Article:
But among those stories, one that stood out for its potentially lasting implications was the formation of the OpenSocial Foundation, a nonprofit group to support the OpenSocial initiative that Google kick-started last year to promote a universal standard for developer applications on social-networking sites.
In what CNET News.com reporter Caroline McCarthy termed "
Its specific goal is "to ensure the neutrality and longevity of OpenSocial as an open, community-governed specification for building social applications across the Web." And it's a particularly crucial move for Google, which has been eager to emphasize that OpenSocial is a community standard, not a Mountain View, Calif.-based project.
Of course, noticeably absent from the current partner list is Facebook, the site that started the social-networking platform craze in the first place. OpenSocial was a response to that mania, and an attempt to come up with some continuity among the disparate developer strategies.
And Facebook won't likely be joining the OpenSocial Foundation, at least in the near term. "As the largest contributor to the memecached system, Facebook has long been a leader and supporter of open-source initiatives but will not join the foundation," a statement from the company read. "The company will continue to evaluate partnership opportunities that will benefit the 300,000 Facebook Platform developers while improving the Facebook user experience."
Practically speaking, OpenSocial competes with Facebook's system by letting user data cross-pollinate between sites and services using a single API (application programming interface). A photo-sharing application, for example, could tap into the social graphs of Orkut, Bebo, MySpace, Ning, or other services without any code changes.
But News.com's Dan Farber
Still, News.com's Charles Cooper
"The majority of its users are in a demographic that can change their mind in an instant, leaving Facebook wondering 'Where did everyone go?'" the reader wrote in News.com's Talkback in response to Cooper's blog.
After months of sparring, cable provider Comcast and file-sharing company BitTorrent agreed this week to work together on ways to make their technology more compatible. Comcast, of course, has been on the hot seat in recent weeks over its practice of stymieing the peer-to-peer traffic of BitTorrent users.
The two companies announced a "
The agreement doesn't mean that Comcast will stop doing traffic management deemed necessary to keep its pipes unclogged at peak congestion hours, but BitTorrent President and co-founder Ashwin Navin,
Comcast's Joe Waz, senior vice president for external affairs and the company's public policy counsel, was also present at the forum and in an
Meanwhile, a prolonged legal fight with the movie industry forced
The MPAA, for its part, is calling on broadband providers to pull the plug on copyright-infringing users. Jim Williams, the MPAA's chief technology officer and senior vice president, said on Thursday that it's in the best interests of Internet providers to
"Much of the Internet is being clogged up with stolen goods," Williams said at the same tech policy conference. "Basically you have a bunch of free riders who are hogging the bandwidth (and taking) it away from legitimate consumers.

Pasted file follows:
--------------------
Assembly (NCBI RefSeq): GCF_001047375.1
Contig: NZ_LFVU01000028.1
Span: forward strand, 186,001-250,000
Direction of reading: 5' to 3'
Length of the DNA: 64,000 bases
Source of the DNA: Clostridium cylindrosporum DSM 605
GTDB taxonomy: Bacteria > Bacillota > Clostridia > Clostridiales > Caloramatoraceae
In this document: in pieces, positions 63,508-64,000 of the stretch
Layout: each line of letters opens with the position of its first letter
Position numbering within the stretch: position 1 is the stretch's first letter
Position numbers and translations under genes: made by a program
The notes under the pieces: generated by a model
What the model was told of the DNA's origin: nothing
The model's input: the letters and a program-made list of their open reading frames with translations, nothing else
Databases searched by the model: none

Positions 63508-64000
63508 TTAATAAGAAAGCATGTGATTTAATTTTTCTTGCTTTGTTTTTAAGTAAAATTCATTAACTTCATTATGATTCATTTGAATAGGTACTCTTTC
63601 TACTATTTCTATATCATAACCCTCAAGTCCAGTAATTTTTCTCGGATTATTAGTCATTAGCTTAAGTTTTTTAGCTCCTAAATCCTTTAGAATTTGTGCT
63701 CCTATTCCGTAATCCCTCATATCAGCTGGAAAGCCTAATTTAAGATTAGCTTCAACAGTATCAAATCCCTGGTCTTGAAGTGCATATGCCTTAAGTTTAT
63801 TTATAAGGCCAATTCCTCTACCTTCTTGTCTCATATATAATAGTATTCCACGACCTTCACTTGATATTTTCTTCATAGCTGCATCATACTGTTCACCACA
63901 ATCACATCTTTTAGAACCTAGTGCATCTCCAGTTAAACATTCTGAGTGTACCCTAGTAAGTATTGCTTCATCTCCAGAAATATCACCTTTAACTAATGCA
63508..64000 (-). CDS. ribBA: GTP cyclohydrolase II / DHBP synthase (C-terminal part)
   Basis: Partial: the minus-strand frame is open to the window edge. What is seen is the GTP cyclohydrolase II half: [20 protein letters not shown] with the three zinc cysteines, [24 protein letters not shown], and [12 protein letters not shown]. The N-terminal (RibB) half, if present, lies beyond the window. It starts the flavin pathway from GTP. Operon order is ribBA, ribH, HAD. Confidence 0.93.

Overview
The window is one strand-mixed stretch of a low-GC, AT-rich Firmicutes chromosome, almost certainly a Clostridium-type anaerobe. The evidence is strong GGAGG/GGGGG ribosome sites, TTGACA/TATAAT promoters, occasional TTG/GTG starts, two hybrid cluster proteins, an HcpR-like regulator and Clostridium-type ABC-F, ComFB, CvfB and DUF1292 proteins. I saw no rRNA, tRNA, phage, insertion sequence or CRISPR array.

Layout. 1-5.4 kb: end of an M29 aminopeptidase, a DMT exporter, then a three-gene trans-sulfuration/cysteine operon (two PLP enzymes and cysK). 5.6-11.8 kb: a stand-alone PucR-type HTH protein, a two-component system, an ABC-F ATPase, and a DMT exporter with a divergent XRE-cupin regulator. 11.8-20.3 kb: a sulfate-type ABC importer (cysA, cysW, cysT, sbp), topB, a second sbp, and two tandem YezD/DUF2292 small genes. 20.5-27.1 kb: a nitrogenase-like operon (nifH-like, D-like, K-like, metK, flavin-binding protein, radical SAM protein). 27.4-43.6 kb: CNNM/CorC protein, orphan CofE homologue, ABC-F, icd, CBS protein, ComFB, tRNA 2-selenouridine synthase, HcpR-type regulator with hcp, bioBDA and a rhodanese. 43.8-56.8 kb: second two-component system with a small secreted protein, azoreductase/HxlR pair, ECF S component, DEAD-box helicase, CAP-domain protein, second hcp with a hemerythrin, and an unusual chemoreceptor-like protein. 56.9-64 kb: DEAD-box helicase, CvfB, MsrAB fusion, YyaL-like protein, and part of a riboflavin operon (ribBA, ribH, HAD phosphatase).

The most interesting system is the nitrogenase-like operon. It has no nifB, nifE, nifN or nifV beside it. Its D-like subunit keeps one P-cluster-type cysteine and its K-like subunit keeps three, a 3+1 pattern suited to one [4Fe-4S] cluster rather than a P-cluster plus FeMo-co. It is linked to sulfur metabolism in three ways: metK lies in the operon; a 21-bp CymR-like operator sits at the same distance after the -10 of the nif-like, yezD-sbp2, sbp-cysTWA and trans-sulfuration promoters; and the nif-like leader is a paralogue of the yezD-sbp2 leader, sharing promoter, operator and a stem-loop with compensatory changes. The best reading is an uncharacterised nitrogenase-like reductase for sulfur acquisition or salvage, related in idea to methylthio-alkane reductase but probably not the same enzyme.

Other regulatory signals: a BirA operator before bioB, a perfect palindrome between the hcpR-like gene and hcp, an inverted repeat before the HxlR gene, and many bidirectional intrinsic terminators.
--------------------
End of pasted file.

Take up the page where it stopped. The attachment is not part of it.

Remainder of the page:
Motorola redials handset biz
Motorola, whose cell phone business has been in a death spiral for several quarters, announced Wednesday that after a two-month formal analysis, it has
Investor Carl Icahn has been pressuring the company to separate out its mobile phone business, and has been engaged in a protracted legal struggle with the company regarding its future. Motorola offered up two board seats to Icahn this week, but the activist investor rejected the offer. CEO Greg Brown declined to comment on how this latest news will impact discussions with Icahn's camp.
In some respects it looks as if Motorola is
Many experts agree that something had to be done. The company's iconic cell phone division, which typically makes up more than half its revenue, hasn't had a hit since the highly popular Razr. As a result, it's seen its global market share plunge from more than 20 percent a year ago to just 12 percent today. And it's fallen from second place in the cell phone market to third place, behind Nokia and Samsung Electronics.
In the end, however, the move might just be
Meanwhile, Motorola and the rest of the wireless industry are getting ready for the semiannual CTIA trade show next week in Las Vegas. More than ever, it seems the show extends beyond showing off products and hobnobbing. It's also clearing the air and
In other news on the wireless front, AT&T said Thursday that it will start offering live mobile TV service from MediaFlo in May. But News.com's Marguerite Reardon wonders
Firefox and foes
So you think Firefox 3 is cool? Wait until you see what Mozilla has coming in the next version of the browser. On the eve of its 10-year anniversary, Mozilla this week held an open house and offered a glimpse of what's to come.
Chris Beard, vice president of Labs for Mozilla, said the push is to blur the edges of the browser to make it both more tightly integrated with the computer it's running on, and also more hooked into Web services.
One thing was made clear at the Mozilla event:
Speaking of Microsoft, Windows XP
News.com readers certainly aren't rushing to Windows Vista. Almost half of almost 6,000 voters in a related poll say they're holding out as long as they can to make the move. So
Also of note
Adobe Systems opens shop